Canadian Forest Service Publications

Integrating landscape-scale mountain pine beetle projection and spatial harvesting models to assess management strategies. 2004. Fall, A.; Shore, T.L.; Safranyik, L.; Riel, W.G.; Sachs, D. Pages 114-132 in T.L. Shore, J.E. Brooks, and J.E. Stone, editors. Mountain Pine Beetle Symposium: Challenges and Solutions, October 30-31, 2003, Kelowna, British Columbia, Canada. Natural Resources Canada, Canadian Forest Service, Pacific Forestry Centre, Victoria, British Columbia, Information Report BC-X-399. 298 p.

Year: 2004

Issued by: Pacific Forestry Centre

Catalog ID: 25042

Language: English

Availability: PDF (download)

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Abstract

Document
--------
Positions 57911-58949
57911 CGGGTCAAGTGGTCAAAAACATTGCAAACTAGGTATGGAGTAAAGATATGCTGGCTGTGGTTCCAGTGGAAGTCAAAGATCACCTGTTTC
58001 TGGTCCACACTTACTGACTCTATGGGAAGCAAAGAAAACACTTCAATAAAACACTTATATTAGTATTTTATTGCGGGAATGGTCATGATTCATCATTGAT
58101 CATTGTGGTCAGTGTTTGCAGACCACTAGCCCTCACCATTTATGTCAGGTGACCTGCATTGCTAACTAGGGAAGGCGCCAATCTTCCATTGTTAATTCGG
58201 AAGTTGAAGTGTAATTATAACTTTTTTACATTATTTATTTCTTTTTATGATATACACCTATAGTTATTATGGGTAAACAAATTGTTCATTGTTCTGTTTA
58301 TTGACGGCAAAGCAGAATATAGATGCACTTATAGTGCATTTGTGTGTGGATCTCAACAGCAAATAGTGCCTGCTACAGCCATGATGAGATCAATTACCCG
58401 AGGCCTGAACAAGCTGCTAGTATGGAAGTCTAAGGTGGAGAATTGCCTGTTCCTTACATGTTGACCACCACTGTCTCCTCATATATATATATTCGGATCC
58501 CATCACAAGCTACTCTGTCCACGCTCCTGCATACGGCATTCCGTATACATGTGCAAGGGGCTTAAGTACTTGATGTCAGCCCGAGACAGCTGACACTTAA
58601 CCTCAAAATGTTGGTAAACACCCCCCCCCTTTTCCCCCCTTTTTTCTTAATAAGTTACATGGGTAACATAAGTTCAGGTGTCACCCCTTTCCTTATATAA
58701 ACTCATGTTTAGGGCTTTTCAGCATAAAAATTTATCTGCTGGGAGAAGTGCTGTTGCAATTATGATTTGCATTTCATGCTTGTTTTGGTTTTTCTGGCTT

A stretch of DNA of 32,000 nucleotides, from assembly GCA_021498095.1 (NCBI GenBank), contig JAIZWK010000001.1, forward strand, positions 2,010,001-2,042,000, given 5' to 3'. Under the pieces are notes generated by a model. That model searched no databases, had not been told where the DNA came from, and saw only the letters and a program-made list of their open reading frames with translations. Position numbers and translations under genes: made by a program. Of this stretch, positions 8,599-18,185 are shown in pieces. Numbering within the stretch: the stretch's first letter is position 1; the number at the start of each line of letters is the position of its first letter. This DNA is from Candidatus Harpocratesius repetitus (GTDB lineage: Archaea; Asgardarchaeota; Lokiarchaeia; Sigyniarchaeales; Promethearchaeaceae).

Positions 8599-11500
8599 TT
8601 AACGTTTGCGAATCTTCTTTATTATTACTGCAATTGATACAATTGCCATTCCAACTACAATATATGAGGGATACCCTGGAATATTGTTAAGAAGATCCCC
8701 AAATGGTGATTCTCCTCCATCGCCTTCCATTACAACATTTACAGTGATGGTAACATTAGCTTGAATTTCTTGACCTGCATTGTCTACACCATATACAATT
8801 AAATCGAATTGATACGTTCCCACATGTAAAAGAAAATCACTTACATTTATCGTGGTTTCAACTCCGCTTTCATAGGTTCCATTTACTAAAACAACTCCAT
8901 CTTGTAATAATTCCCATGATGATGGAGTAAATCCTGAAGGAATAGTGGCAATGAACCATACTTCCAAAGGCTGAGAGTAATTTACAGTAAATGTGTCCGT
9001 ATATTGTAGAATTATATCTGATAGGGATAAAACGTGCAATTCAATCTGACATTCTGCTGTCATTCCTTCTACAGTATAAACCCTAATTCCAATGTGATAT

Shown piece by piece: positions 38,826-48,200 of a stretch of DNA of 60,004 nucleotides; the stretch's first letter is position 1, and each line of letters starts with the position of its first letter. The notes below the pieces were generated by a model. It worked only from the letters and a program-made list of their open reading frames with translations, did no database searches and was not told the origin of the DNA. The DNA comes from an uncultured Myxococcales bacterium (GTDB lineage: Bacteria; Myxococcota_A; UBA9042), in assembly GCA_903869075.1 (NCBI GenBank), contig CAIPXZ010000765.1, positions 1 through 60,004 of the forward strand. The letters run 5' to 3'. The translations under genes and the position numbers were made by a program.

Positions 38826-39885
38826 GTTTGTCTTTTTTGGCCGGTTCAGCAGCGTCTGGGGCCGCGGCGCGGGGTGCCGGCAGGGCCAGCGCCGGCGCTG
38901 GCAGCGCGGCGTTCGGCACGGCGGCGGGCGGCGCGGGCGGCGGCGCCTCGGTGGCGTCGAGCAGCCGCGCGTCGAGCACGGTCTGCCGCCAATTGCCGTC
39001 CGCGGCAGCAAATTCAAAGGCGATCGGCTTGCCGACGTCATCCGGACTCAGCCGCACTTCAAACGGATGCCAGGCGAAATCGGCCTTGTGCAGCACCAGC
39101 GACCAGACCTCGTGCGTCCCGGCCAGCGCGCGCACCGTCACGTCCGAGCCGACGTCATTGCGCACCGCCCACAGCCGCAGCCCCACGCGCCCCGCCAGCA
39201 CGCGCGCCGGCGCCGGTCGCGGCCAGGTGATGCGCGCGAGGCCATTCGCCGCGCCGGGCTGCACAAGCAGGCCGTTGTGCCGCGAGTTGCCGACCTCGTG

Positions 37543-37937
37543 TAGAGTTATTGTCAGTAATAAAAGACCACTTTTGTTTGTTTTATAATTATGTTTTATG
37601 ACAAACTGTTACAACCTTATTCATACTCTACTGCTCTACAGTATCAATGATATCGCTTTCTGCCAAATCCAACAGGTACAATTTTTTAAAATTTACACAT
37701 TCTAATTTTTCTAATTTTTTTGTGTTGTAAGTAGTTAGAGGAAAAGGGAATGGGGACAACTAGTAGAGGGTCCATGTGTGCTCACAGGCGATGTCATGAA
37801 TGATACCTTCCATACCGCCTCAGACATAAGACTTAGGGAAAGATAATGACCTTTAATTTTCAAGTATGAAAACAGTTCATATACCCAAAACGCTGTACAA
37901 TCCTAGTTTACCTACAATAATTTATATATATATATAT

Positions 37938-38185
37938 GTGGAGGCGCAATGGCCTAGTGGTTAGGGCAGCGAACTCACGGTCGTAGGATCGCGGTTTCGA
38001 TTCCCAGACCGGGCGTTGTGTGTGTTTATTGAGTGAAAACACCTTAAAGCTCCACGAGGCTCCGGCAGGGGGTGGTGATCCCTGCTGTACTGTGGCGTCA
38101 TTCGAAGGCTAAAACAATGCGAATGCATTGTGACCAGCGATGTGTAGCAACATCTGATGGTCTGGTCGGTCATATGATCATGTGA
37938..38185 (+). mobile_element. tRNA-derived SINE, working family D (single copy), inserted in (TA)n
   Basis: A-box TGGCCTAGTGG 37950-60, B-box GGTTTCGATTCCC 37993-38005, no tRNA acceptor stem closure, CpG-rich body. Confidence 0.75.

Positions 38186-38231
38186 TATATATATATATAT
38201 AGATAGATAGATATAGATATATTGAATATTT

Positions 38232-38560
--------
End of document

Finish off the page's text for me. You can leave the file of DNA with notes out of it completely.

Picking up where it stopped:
A landscape-scale mountain pine beetle population model was developed to assess the impacts of mountain pine beetle outbreaks at spatial scales of over 1,000,000 ha. We integrated this model with spatial timber supply and strategic forest management models in the Lakes, Kamloops and Morice timber supply areas of British Columbia, Canada to analyze the potential spread of the current beetle outbreak under a range of potential management activities in various regions of the province. We analyzed a range of scenarios to contrast management alternatives and beetle conditions. Three main types of effects were assessed: area attacked and volume killed by beetles during the outbreak (over the next 10 years), volume salvaged and non-recovered loss expected during and post-outbreak, and cumulative timber supply impacts. The three study areas provide a gradient across the range of conditions within the overall outbreak area. In general, our analysis highlights the likely effects of applying different beetle management strategies under different conditions. Our results imply that an attack pressure threshold exists, below which fine-scale management can improve potential to control an outbreak, and above which management will likely have little effect on the outbreak.